Qu’est Que C’est Nature – Spanish Moss Blooms!

Spanish Moss adds a certain touch of class to the trees upon which it hangs. This is especially true with our iconic Live Oaks that, when draped with Spanish Moss and Resurrection Fern, helps define much of the coastline of the south. Spanish Moss is also common on Bald Cypress. But as with many things in nature, taking a closer look reveals interesting surprises and some fun facts.

Epiphytes Decorate our Trees

Spanish Moss, Tillandsia usneoides, is one of a group of plants known as epiphytes (“epi” meaning on, “phyte” meaning plant) that hang from the branches of trees. Some epiphytes like Mistletoe are parasites because their “holdfasts” (modified roots) penetrate into the living tissue of the plant (just below the bark). This is not the case for Spanish Moss or Resurrection Fern that simply hang from branches or are attached to the bark alone.

Green Leaves and Flowers

Taking a closer look at Spanish Moss can reveal cool facts about this true flowering plant. The apparent color of the long, slender leaves of this plant is due to the gray, hair-like scales that cover the underlying green tissue. These scales trap moisture from the air as well as dust that serves as nutrients for this plant. If you look closely among these leaves in early summer, green flowers appear that turn into brown seed pods in late summer. This plant is also noteworthy because it is a member of a group of more tropical plants – the bromeliads, that includes pineapple.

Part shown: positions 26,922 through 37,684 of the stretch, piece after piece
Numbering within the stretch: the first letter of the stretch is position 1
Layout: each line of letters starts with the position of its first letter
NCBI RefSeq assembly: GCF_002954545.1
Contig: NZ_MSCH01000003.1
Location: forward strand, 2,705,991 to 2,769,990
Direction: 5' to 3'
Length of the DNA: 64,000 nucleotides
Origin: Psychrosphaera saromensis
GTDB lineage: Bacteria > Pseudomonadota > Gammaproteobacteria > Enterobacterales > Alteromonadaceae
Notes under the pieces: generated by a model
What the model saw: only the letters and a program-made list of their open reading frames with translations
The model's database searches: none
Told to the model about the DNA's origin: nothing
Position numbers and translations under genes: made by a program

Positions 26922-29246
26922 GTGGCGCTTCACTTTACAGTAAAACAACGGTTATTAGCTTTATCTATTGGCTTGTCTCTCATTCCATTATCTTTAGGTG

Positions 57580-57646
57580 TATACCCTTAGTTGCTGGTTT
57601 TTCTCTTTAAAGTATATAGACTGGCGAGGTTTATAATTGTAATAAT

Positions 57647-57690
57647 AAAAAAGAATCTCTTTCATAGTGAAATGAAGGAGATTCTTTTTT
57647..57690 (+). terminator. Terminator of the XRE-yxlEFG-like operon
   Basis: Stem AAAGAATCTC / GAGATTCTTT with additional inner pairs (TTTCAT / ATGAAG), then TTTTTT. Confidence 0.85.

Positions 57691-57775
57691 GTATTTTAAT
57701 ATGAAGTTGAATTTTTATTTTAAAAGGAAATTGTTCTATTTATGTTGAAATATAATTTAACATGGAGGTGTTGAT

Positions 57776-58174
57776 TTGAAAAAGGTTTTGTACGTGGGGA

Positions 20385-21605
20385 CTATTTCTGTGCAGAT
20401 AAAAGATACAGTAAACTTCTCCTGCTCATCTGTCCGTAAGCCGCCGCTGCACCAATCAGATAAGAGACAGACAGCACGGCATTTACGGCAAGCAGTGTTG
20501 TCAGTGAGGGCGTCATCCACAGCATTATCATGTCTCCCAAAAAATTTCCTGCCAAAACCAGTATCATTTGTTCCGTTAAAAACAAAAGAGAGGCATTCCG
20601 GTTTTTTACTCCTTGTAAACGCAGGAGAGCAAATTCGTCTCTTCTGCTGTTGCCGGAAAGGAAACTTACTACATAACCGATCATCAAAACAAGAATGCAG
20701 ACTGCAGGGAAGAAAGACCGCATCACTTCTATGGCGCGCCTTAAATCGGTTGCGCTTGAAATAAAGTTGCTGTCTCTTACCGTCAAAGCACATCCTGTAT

Home for Small Creatures

Like many plants, big or small, Spanish Moss is also home to many creatures that use the structure of the plant as a place to live. A host of small insects and spiders comprise a community of organisms that benefit from the microhabitat provided by Spanish Moss. This is just another example of how plants provide much of the structure of our world beyond their own pieces and parts. So next time you find yourself under a moss-draped oak tree, take a moment to look closer and find the hidden secrets of these plants that decorate our trees.

Hope to see you in our great outdoors!


Written by Mark W. LaSalle, Ph.D.

Mark is a naturalist and wetland ecologist, providing expertise on wetlands, water quality and environmental impacts of humans. He has also developed and conducted a number of environmental education programs and workshops for youth, teachers, realtors, and the general public on a variety of subjects including wetlands, natural history, and environmental landscaping. Mark is a graduate of the University of Southwestern Louisiana (B.S. and M.S. degrees) and Mississippi State University (Ph.D.). Mark is the recipient of the Chevron Conservation Award, the Mississippi Wildlife Federation Conservation Educator Award, the Gulf Guardian Award, and the Boy Scouts of America Silver Beaver Award.


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